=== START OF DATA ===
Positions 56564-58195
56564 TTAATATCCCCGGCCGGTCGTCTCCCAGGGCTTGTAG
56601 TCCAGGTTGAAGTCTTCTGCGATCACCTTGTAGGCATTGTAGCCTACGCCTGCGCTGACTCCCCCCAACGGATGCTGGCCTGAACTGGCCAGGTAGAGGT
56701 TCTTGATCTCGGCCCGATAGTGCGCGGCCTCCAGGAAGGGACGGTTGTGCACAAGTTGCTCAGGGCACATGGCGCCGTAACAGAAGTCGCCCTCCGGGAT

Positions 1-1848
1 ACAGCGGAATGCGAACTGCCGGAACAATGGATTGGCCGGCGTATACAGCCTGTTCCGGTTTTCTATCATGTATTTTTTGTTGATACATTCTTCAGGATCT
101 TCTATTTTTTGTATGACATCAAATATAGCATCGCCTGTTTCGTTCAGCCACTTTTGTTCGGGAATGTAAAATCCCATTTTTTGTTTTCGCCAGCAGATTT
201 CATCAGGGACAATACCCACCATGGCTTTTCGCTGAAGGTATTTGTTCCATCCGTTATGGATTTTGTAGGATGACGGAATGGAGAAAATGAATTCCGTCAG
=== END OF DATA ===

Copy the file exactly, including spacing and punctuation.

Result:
Positions 56564-58195
56564 TTAATATCCCCGGCCGGTCGTCTCCCAGGGCTTGTAG
56601 TCCAGGTTGAAGTCTTCTGCGATCACCTTGTAGGCATTGTAGCCTACGCCTGCGCTGACTCCCCCCAACGGATGCTGGCCTGAACTGGCCAGGTAGAGGT
56701 TCTTGATCTCGGCCCGATAGTGCGCGGCCTCCAGGAAGGGACGGTTGTGCACAAGTTGCTCAGGGCACATGGCGCCGTAACAGAAGTCGCCCTCCGGGAT

Positions 1-1848
1 ACAGCGGAATGCGAACTGCCGGAACAATGGATTGGCCGGCGTATACAGCCTGTTCCGGTTTTCTATCATGTATTTTTTGTTGATACATTCTTCAGGATCT
101 TCTATTTTTTGTATGACATCAAATATAGCATCGCCTGTTTCGTTCAGCCACTTTTGTTCGGGAATGTAAAATCCCATTTTTTGTTTTCGCCAGCAGATTT
201 CATCAGGGACAATACCCACCATGGCTTTTCGCTGAAGGTATTTGTTCCATCCGTTATGGATTTTGTAGGATGACGGAATGGAGAAAATGAATTCCGTCAG